The majority of performers were part of ‘The Rolling Tyger Revue’ – a loose affiliation of poets, musicians and storytellers who take their inspiration from the life and work of the Bard of Lambeth, William Blake. Niall McDevitt introduced the evening with a triptych of Blake songs – accompanied by the ‘Flies’ or ‘Flyettes’ as his impromptu backing vocalists called themselves (John Gibbens and Amorel Weston, who performed later as The Children). Next, John impressed everyone by reciting a small set of poems from memory. Helen Moore followed with an impassioned performance, accompanied at times by her partner, Niall. Jay Ramsay finished off the first half with a similarly heartfelt performance, ably assisted by Herewood Gabriel on flute, djembe and ballaphon – hypnotic and haunting.
After the break I was on – and I decided to throw in a story for contrast – my Garden of Irem tale – a strategy that seemed to pay off. Then I performed my Breaking Light poem – as the focus of the evening (for me) was Awen’s eco-spiritual anthology, ‘Soul of the Earth’. Afterwards, I was able to relax with a glass of wine and listen to Niall’s set; followed by the ever-dazzling Rose Flint; and finishing off with a sublime set from The Children. It was an impressive line-up and the attention to detail in the exhibition was exquisite – the chapel felt re-sanctified, restored as a place of worship dedicated to Mother Earth and all her children.
Just back from three days in Avalon – Scythe Fair today, book launch yesterday and storytelling show on Friday (which was actually in Taunton, but it was called ‘Otherworlds’ so I’m including it!).
Friday afternoon Richard and I made our way down in the sun to Taunton – where we had a gig at the Brewhouse. We compiled an anthology show called ‘Otherworlds’ – I did a couple of stories from hotter climes (Al-Andalus; Yemen) and an Irish myth. Richard did stories from Scotland,
Ireland and ‘the fifth quarter’ – Romney Marsh. The set seemed to complement and flow well – but we could have done with a few more. We were competing with a squaddie dance company in the main auditorium – clearly more to Tauntonian taste (or perhaps it was the footie and the sun). Still the venue was impressive, felt well-received by our small but appreciative audience (‘absolutely brilliant!’) and had an enjoyable jolly. We sank a couple of well-earned beers (‘Wayland Smithy from the White Horse Brewery) when we got back. It was good to be doing some pro-storytelling again (last time was Italy).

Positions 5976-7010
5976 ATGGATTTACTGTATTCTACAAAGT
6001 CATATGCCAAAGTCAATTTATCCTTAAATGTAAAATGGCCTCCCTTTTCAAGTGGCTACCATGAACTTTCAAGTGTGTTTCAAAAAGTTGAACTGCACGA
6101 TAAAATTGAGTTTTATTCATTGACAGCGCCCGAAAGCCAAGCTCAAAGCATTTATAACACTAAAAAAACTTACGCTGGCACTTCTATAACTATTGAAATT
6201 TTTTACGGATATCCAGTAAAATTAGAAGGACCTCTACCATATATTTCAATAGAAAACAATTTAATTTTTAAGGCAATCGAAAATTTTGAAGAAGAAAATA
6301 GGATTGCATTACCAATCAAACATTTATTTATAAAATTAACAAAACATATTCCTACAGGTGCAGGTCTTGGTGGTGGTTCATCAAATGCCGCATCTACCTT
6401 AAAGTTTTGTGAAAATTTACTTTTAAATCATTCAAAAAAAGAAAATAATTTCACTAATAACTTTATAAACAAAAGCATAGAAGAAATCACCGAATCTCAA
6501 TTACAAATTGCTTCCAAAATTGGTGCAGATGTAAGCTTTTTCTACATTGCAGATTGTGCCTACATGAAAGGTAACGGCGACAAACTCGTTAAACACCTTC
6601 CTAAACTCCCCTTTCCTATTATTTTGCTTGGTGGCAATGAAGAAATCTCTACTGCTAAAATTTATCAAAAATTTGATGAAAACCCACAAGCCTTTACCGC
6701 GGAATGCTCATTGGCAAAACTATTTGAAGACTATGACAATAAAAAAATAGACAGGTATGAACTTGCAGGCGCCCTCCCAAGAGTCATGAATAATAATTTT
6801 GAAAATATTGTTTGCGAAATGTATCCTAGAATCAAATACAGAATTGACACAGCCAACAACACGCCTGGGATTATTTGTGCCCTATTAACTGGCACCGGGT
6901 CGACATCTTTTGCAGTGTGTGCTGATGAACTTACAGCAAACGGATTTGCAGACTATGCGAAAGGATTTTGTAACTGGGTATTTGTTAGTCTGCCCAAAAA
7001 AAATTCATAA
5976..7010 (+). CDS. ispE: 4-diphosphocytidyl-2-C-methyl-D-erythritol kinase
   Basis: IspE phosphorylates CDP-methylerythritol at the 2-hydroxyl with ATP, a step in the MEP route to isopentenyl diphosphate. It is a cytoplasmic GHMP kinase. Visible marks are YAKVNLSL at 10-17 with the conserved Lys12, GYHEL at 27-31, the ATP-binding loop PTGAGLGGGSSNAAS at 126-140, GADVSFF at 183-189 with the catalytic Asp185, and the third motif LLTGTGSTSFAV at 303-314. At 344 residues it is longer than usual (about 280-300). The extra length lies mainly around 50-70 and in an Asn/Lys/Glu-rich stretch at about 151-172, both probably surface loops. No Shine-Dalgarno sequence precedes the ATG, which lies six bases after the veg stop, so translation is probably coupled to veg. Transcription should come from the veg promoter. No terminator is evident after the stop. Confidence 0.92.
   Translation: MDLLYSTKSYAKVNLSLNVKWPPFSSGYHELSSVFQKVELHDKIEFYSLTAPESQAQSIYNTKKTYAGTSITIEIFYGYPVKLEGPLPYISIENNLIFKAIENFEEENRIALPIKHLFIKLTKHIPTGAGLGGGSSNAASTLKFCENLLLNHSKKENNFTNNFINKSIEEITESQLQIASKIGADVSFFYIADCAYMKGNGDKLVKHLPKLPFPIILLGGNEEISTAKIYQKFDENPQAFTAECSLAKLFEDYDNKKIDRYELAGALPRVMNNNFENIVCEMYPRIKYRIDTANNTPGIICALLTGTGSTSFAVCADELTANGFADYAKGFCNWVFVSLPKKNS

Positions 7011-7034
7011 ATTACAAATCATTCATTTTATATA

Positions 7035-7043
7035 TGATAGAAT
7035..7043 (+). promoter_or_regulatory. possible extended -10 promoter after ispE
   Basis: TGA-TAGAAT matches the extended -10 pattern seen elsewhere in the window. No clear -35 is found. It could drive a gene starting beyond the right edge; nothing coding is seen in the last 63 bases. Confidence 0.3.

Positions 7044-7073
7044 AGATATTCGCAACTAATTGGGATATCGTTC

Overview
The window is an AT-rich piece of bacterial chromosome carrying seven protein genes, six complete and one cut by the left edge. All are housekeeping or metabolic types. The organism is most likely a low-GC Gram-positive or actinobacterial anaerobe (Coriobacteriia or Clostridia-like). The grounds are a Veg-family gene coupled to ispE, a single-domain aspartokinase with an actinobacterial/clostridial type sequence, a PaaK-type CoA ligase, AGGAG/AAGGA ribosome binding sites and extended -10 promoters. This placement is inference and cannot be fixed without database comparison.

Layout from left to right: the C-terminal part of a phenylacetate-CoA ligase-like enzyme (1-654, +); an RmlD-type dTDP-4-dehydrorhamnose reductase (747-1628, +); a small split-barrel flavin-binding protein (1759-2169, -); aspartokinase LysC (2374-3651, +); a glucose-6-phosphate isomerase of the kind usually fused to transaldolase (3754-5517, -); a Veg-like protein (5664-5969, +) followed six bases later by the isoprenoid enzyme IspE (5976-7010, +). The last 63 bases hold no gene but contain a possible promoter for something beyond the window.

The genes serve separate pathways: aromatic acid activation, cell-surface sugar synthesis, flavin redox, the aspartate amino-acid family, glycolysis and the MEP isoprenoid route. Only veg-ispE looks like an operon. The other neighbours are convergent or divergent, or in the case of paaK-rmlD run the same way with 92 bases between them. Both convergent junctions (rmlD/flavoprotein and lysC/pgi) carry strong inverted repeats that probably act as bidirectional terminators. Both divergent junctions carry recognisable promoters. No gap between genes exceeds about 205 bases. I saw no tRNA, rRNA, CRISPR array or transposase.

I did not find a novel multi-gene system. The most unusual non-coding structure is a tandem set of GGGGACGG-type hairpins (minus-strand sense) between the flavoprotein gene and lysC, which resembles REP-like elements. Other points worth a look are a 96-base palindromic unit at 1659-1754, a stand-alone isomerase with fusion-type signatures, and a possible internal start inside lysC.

Launching The Way of Awen at Cat & Cauldron, Glastonbury
The next day I prepared for my big book launch at the Cat & Cauldron in Glasto that afternoon. I enjoyed riding down to Avalon on my Triumph Legend with a box of books on the back. It promised to be a special night and it didn’t disappoint. We had a decent turn-out at Trevor and Liz’s shop – the launch had been timed to coincide with the OBOD bash in Town Hall. When I launched the companion volume, The Bardic Handbook, four years ago at Gothic Image we had a great turn out – with the late John Michell; Philip Carr-Gom; Ronald Hutton; and Michael Dames turning up (it turned out they were in town for the OBOD bash which I didn’t know was on – afterwards I was invited along – so I organised this one to synchronise).
The Bard and the Druid - Philip Carr-gom pops in to my book launch
Making it feel like full circle was having the first Bard of Glastonbury, Tim Hall, there who kindly played a mini-set, as he had done at my launch in 2006. It created a lovely atmosphere.
Tim Hall plays at my launch, Cat & Cauldron, Glastonbury - with friends Amber & Phil
I introduced the book and read out a small selection of poems, which were well received. There were some good questions and the vibe was good. I left with only a couple of copies of the book – one of which I gave to Ronald Hutton and Ana Adnoch when I bumped into them at the OBOD gathering. It was great to go there afterwards, as a guest – launching a book 20 years in the making deserves a good knees up! Thanks to Philip I also got my friends, Nigel and Karola, in as well. We got ourselves a plate of food and enjoyed the bardic entertainment. Ended up having a dance with my old Dutch friend Eva – who I met on Glastonbury Tor one solstice twenty years ago! Bid farewell to my friend Nigel and staggered back to Amanda’s yurt, which she had kindly offered me for the night. My friend Karola had the short straw – sharing with me – and having to put up with wine-induced snoring but we’re good friends and she didn’t kick me once!
a Legend by the Tor